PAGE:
David to May Holzminden Oct 15th 1918
I have written my third letter card this month to the War Office, claiming for the things I lost when I was captured, so that you mustn’t expect another one. Its a nuisance, but I thought it better to get the claim in now. I do hope you had a good holiday & what you say about your next one…well, I’ll tell you what I think of that when I get you to myself. By the way what’s it feel like to be holiday making & on your best behaviour, for obviously the G.M. got his wife to go to the same place with the idea of looking after your behaviour or shall I say with the idea of restraining you somewhat. Will you tell Ethel “That officially I think its an excellent idea to get things for the bungalow as far forward as possible” & “That unofficially its awfully good of her to think of making lace for our things”. I will sketch anything she wants, if she will only give me some details of the things she would like. With regard to your beach hut for 6 people, I have only just got your letter, but will send a sketch next time. I have had a letter from Maud. She says nothing except, “a look from May often expresses volumes”. Naturally from now onwards I shall live in a state of jumpy nervousness of seeing this awesome, nerve shattering, soul destroying, never-to-be-forgotten-volume expressing LOOK.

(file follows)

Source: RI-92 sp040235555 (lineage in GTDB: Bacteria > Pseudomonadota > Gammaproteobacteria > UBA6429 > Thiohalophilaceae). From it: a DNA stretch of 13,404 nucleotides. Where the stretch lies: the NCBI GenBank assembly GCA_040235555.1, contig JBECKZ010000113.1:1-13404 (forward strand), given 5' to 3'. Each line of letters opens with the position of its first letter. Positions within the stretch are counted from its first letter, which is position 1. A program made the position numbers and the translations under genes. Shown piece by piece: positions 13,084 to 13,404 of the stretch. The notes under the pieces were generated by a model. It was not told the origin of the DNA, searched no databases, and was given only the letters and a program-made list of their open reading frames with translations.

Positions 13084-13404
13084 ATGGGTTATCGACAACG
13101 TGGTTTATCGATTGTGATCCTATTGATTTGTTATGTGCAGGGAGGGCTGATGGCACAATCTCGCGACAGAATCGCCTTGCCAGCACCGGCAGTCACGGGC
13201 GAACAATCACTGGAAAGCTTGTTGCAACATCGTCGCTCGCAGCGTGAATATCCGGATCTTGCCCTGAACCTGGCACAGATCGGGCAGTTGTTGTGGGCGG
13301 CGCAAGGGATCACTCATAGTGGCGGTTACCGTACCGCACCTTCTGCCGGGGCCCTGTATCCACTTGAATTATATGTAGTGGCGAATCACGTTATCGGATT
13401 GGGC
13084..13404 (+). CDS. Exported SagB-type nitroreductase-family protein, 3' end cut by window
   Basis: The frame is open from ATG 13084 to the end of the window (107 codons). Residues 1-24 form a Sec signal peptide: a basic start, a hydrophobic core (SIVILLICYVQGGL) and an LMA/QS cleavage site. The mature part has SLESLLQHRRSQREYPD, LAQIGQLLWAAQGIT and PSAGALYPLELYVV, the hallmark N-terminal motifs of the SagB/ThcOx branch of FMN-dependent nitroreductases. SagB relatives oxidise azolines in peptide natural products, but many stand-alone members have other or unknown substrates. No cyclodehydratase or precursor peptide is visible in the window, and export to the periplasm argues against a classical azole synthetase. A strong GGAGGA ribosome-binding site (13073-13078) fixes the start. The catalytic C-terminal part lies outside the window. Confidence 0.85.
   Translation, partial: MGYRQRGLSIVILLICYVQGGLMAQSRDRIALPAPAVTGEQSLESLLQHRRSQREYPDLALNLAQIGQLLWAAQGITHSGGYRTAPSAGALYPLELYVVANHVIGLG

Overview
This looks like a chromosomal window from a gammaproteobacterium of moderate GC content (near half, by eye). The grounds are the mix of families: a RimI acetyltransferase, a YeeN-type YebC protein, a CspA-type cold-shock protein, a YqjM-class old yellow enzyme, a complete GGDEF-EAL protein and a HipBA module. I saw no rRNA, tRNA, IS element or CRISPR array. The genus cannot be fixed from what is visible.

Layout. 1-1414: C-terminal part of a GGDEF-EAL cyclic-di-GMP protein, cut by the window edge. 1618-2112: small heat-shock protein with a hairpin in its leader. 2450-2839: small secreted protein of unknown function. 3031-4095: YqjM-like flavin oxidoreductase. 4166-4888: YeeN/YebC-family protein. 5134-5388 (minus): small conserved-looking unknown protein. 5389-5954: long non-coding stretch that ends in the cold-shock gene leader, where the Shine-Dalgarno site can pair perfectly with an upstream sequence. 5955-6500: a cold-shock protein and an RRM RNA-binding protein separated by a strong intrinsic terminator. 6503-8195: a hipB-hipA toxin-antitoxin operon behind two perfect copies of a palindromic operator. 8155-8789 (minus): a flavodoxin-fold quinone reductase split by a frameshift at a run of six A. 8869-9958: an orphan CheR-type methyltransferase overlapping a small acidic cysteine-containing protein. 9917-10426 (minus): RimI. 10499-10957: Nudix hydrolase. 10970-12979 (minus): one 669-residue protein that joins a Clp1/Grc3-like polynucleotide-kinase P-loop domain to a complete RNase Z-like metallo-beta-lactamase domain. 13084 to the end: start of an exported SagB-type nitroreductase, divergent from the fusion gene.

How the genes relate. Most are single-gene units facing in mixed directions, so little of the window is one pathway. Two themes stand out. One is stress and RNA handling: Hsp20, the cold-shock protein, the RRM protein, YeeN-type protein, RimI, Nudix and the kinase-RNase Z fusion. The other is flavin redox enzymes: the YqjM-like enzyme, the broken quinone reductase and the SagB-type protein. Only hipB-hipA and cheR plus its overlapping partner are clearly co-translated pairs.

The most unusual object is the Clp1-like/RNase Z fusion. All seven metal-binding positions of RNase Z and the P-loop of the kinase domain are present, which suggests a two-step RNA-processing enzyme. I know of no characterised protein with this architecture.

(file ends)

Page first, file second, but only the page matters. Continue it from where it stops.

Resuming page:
In one of my previous letters I think I said I was feeding by myself. I have now joined a mess of six & I think it certainly is an improvement, although of course it hasn’t been working long yet, but anyhow I have a good deal less to do, (we each have our special jobs which makes each ones work pretty light) & also I get a much greater variety of things to eat, as before I was much too lazy to prepare a number of things for myself & so went without. I have just dined from a dish which one of the fellows said was steak & kidney in theory, but in practice was tinned liver & bacon, kidney, army ration & baked beans mixed. Still it was pretty good. One man is a fairly good cook & strangely (& luckily for us) likes cooking, so of course we don’t discourage him, & he does the greater part of it. The other night somebody in the room was wondering what it will be like to get back to a decently served meal, eaten from a decently laid table. Here, sitting at table its quite an ordinary question to be asked “where’s our teaspoon”, or somebody requests the loan of your knife, which, after you have carefully (more or less) scraped the stew on the side of your plate, you hand him, the scraping being necessary of course, because he wants the knife to spread butter with. From the news that one hears here it seems likely that I may be getting back to you soon. Heaven send that its not long. Can’t you send me some more snapshots.